Q&A with Dr. Orzack
Computer Addiction Services
I welcome questions regarding computer addictions and will answer as many as I can. You can email me directly at Orzack@ComputerAddiction.com.
Here is a list of questions and answers regarding computer addiction and its treatment.
1. What is computer addiction?
Addiction to the computer and/or Internet is a complex problem which is developing due to the rapid spread of computer use around the world. Computer addiction, like other addictions, is the use of computers in order to change an individual's mood. Computer use becomes abuse when it interferes with one's work or school, or disrupts personal and family relationships, and becomes increasingly necessary in order to feel good.
2. Who are the people who come to see you?
I see students, professionals, housewives, the retired, everyone. Computer addicts can be people who are depressed, lonely, afraid to go out, in high family conflicts, and, generally, people in trouble because they can't leave their computers. They are men, women, and children referred by other family members, self-referred, or referred by other professionals.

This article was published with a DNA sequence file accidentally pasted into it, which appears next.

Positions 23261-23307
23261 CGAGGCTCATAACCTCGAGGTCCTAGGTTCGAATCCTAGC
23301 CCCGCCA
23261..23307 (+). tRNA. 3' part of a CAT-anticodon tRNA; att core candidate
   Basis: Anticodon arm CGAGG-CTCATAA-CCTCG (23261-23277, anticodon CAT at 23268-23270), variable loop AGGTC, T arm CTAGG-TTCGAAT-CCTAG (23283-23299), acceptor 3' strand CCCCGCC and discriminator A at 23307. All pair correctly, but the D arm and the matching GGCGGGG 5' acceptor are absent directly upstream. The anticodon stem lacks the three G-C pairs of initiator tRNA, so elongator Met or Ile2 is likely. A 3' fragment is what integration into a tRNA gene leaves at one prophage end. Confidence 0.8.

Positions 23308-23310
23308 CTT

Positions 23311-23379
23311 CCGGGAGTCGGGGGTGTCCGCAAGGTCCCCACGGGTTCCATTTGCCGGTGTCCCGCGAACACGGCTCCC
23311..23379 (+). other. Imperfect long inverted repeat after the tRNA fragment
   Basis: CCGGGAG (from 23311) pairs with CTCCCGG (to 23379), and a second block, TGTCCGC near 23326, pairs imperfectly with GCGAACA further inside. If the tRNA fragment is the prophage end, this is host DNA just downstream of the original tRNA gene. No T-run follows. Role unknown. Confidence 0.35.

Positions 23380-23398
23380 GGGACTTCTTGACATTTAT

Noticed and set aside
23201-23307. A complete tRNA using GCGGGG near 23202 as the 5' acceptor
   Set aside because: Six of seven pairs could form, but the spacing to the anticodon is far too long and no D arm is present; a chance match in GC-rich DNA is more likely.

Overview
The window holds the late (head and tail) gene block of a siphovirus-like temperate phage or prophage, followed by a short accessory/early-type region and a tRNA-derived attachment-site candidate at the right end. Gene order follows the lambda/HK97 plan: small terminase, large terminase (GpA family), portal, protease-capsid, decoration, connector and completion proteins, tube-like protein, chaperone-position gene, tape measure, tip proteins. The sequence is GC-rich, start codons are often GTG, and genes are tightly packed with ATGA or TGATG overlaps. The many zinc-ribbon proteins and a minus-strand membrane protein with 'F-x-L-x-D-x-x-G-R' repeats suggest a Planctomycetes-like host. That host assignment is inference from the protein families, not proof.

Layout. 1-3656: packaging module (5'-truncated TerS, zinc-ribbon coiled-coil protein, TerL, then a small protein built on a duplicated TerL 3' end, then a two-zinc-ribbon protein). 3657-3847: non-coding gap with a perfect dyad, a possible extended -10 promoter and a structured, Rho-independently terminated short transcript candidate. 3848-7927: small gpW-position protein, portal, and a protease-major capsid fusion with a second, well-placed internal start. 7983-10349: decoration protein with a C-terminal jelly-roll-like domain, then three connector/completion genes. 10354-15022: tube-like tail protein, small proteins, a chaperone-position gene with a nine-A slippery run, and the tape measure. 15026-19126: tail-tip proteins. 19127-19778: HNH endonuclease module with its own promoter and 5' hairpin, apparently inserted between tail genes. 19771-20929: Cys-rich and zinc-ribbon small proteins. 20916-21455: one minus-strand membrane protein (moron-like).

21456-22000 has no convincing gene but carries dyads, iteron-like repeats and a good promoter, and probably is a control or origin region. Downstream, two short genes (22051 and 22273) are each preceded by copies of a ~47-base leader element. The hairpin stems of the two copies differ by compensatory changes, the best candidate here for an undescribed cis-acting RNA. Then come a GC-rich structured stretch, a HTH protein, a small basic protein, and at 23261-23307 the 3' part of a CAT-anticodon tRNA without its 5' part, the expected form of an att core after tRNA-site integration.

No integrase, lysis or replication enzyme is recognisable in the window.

3. Why is computer addiction now a problem?
Computer technology is the fastest growing industry in the world. Increased dependency on computers for information, games, fun, diversion, entertainment, and wide ranges of legal, financial, health and social services, can create problems for all of us. From computer games for kids to CHAT links to surfing the NET, computers have become increasingly important in our lives. But these tools may become problems when we allow them to dominate rather than serve our lives.
4. How did you identify computer addiction syndrome?